As Nobu hotel sets to open in Barcelona, a vote on independence nears

Lobby of the forthcoming Nobu Hotel Barcelona, designed by the Rockwell Group. The hotel is expected to open in 2018.

As Catalonia braces for an October 1 independence referendum vote, business is usual for hotel investors and brands operating in the region.

Nobu Hospitality, for one, has signed a management contract with Selenta Group, a Spanish real estate and hotel group, to open a hotel in the Catalan capital of Barcelona.

The deal came ahead of Catalonia nationalists call for the region to separate from the rest of Spain.


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Set to open by the end of 2018, as part of the refurbishment of the Gran Hotel Torre Catalunya, the 250-room Nobu Hotel and Restaurant will be part of the Selenta Group collection and will be the Nobu brand's fourth European hotel and third Spanish property, joining Marbella and Ibiza.

“We are extremely proud to be partnering with the Spanish company Selenta Group on such an exciting project, and we look forward to working with the Catalan community. In announcing this new hotel, we are continuing our solid world-wide growth with Nobu Hotel Barcelona and establishing our 13th Nobu Hotel within our special collection,” said Trevor Horwell, CEO of Nobu Hospitality.

Catalonia’s referendum is the latest in a long-running campaign for Catalan independence, which began in 1922 when the region was declared an autonomous state within Spain, a status which was revoked by General Franco in 1938.

The campaign has intensified in the past decade, culminating in a vote for self determination in 2014, in which 81 percent of the electorate voted in favor. The referendum took place despite being banned by the Spanish courts, a scenario independence campaigners are once again facing, with Spain's Constitutional Court declaring the vote illegal.

Despite calls for the ballot boxes, voting papers and other paraphernalia to be seized, the vote is expected to go ahead and the result is likely to be in favor, once again.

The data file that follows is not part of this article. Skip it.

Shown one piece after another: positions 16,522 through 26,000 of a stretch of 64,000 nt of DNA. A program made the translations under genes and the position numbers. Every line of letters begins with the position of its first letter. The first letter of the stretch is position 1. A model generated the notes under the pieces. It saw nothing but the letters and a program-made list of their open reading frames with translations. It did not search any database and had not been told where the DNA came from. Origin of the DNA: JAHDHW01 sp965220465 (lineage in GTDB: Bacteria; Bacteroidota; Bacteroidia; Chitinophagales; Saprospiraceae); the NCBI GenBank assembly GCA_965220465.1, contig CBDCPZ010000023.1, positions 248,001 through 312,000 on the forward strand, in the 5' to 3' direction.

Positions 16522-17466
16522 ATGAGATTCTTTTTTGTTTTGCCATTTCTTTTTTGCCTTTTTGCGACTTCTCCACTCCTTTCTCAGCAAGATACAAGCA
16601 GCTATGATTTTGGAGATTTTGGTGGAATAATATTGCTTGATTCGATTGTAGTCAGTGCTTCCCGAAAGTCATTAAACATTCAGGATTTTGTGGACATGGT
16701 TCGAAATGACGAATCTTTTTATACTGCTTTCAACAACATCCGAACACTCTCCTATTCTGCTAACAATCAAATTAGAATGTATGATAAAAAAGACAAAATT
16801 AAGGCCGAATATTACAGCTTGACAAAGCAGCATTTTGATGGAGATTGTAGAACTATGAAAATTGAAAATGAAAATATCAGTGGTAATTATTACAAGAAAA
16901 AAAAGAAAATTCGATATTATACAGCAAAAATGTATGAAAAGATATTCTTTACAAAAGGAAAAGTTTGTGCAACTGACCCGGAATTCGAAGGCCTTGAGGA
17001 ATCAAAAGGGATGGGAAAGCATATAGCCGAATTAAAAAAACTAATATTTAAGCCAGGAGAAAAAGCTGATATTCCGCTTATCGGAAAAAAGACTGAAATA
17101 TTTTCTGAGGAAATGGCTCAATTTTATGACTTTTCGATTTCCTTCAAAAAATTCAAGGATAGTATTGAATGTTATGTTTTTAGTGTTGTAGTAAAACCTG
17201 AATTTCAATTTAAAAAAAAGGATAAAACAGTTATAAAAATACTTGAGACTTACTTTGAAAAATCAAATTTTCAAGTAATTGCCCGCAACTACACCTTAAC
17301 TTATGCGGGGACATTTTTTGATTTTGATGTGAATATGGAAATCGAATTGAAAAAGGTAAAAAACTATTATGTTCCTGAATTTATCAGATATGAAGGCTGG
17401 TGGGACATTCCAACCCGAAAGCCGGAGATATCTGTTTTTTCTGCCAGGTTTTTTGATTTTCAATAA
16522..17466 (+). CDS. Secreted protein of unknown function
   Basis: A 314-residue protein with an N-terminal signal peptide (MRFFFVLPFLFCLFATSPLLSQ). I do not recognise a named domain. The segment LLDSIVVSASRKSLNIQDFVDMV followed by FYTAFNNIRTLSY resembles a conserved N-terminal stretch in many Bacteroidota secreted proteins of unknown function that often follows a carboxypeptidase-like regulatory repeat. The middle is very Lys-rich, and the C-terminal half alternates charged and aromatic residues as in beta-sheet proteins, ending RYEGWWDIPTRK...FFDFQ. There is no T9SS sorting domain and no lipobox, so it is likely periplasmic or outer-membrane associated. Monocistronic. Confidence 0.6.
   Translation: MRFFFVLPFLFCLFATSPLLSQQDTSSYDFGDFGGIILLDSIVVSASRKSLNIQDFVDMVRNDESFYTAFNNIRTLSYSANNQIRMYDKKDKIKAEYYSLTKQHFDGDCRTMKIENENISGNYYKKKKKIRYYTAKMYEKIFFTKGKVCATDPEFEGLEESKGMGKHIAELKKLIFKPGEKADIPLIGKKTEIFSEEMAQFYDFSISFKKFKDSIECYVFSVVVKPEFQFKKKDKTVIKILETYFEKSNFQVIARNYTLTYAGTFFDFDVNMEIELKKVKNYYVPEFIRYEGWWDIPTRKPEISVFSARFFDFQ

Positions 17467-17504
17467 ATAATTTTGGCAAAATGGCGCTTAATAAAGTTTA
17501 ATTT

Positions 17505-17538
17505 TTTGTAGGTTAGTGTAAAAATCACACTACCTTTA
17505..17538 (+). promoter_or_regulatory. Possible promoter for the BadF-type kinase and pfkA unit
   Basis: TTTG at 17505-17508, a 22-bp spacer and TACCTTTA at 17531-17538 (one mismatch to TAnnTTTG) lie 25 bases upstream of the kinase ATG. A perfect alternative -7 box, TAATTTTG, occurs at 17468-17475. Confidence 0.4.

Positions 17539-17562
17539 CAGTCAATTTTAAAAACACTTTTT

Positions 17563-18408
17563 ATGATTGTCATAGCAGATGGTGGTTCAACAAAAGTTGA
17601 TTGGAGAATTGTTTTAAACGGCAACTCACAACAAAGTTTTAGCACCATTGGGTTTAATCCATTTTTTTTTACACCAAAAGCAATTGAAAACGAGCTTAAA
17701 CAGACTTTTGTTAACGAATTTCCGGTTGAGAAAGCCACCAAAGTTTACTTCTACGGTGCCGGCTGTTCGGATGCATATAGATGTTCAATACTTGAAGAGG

Catalonia is one of 17 autonomous regions, but, aided by Barcelona, it generates a fifth of the country's USD1.31 trillion GDP, making it key to Spain’s success.

Although Spain’s government does not accept the vote, Jean-Claude Juncker, president of the European Commission said: “It is obvious that if there is a 'Yes' to Catalonia's independence—that remains to be seen—we will respect that choice. But Catalonia will not be able to become an EU member the morning after. Catalonia will be submitted to an accession process.”

Earlier this year, Barcelona’s authorities declared a moratorium on hotel development, with the city a focal point for protests over the impacts of mass tourism. Sharing platforms have also been limited as local residents fear being priced out of the residential market.

The transactions market remains buoyant, with the summer seeing AXA Insurance Companies acquire a 55-percent stake in the Hilton Diagonal Mar Hotel in central Barcelona from Iberdrola Inmobiliaria for €80 million.

Initial signs suggest that the referendum vote has not impacted demand from investors. "We have not seen signs of investors putting the region on hold so I would say that, up to date, doesn’t look like this question is having an impact and the interest remains the same," said Inmaculada Ranera, director general, Spain and Portugal, Christie & Co. 

With the exception of the UK, the threat of political upheaval in Europe has been largely unfulfilled in recent years. While the Catalan referendum may not be recognized, the decades-long fight for independence is likely to go on and investors may be wise to consider what the region may look like, freed from Spain.

Katherine Doggrell is an editor at Hotel Analyst, the U.K.-based news analysis service for hotel investors.